It's Not Too Late for TARP -- What To Do Now That The Capital Purchase Program Has Reopened?

In October 2008, we prepared an article entitled “A Look at TARP — What to do now?” Since the date of that article, more than 600 financial institutions, ranging in size from several billion dollars down to a few million dollars, have elected to participate in the Capital Purchase Program (“CPP”) established under the Department of the Treasury’s (the “Treasury”) Troubled Asset Relief Program (“TARP”). The Treasury has issued terms sheets for publicly traded financial institutions, privately held financial institutions and Subchapter S financial institutions. Since October 2008, several hundred financial institutions have elected to participate in the CPP.

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Safe Harbor for Loan Modification Plans

As the Obama Administration announced the details of its Home Affordable Modification Program (“HAMP”) in March and April, 2009, one crucial element remained missing: a “safe harbor” for loan modifications made under HAMP. That safe harbor was provided by the Helping Families Save Their Homes Act of 2009 (the “Act”), which was enacted by Congress on May 19, 2009, and signed into law by President Obama the following day.

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Treasury Department Sends TARP Tranche Report to Congress

The Treasury Department released its fourth TARP tranche report to Congress today as required under the Emergency Economic Stabilization Act. Today's report covers all transactions for the Capital Purchase Program, the Automotive Industry Financing Program and the Targeted Investment Program since the last tranche report, submitted to Congress on December 2, 2008. The report notes that although the Treasury Department's total TARP commitment level has reached $266.9 billion, it has effectively allocated the first $350 billion under TARP. Allocations in excess of the commitment level represent undisbursed funds still subject to regulatory and shareholder approval. Click here for the report, and click here for the report's appendix.

Treasury Department Releases Targeted Investment Program Guidelines and Asset Guarantee Program Report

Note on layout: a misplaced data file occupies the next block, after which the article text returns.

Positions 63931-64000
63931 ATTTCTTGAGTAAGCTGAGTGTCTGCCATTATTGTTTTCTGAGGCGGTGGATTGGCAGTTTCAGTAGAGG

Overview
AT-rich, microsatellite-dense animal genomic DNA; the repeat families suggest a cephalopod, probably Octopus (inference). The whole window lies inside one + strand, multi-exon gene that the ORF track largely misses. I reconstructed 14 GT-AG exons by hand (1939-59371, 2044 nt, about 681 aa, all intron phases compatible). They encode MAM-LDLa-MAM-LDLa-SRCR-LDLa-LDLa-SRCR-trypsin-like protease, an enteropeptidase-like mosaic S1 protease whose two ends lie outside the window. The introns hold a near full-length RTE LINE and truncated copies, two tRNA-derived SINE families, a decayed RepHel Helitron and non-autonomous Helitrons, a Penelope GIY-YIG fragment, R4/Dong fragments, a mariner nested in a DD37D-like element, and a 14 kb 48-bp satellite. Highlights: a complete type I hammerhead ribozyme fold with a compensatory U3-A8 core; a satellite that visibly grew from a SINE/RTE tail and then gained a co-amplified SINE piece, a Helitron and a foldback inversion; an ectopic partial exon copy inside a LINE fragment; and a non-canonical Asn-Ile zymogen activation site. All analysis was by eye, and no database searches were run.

Today the Treasury Department released guidelines and a description for the Targeted Investment Program used for the Treasury Department's investment in Citigroup on November 23, 2008.  Although there is no deadline for participation in the Targeted Investment Program, and inclusion is on a case-by-case basis for Financial Institutions as defined in the Emergency Economic Stabilization Act, the guidelines do provide eligibility considerations for the Treasury Department. Those considerations include, but are not limited to, the extent to which destabilization of such a Financial Institution could threaten the viability of creditors and counterparties exposed to the Financial Institution. Also, like the Treasury Department's Capital Purchase Program, the Targeted Investment Program requires that the Treasury Department receive warrants for shares, or another form of consideration, in return for the investment. Click here for the Targeted Investment Program's details and click here for Hunton & Williams' prior posting on the Treasury Department's investment in Citigroup.
 
The Treasury Department also released a report today outlining to Congress how it is considering using of the Asset Guarantee Program, created under the Emergency Economic Stabilization Act, to fulfill the guarantee provisions of the Treasury Department's November, 23, 2008 agreement with Citigroup.  Under the Asset Guarantee Program the Treasury Department assumes a loss position on certain insured assets held by "systemically significant financial institutions", according to the Treasury Department.  However, the report notes to Congress the Asset Guarantee Program would be used with "extreme discretion," on a case-by-case basis, and it is "not anticipated that the program will be made widely available." Click here for the Treasury Department's press release, and click here for the full report.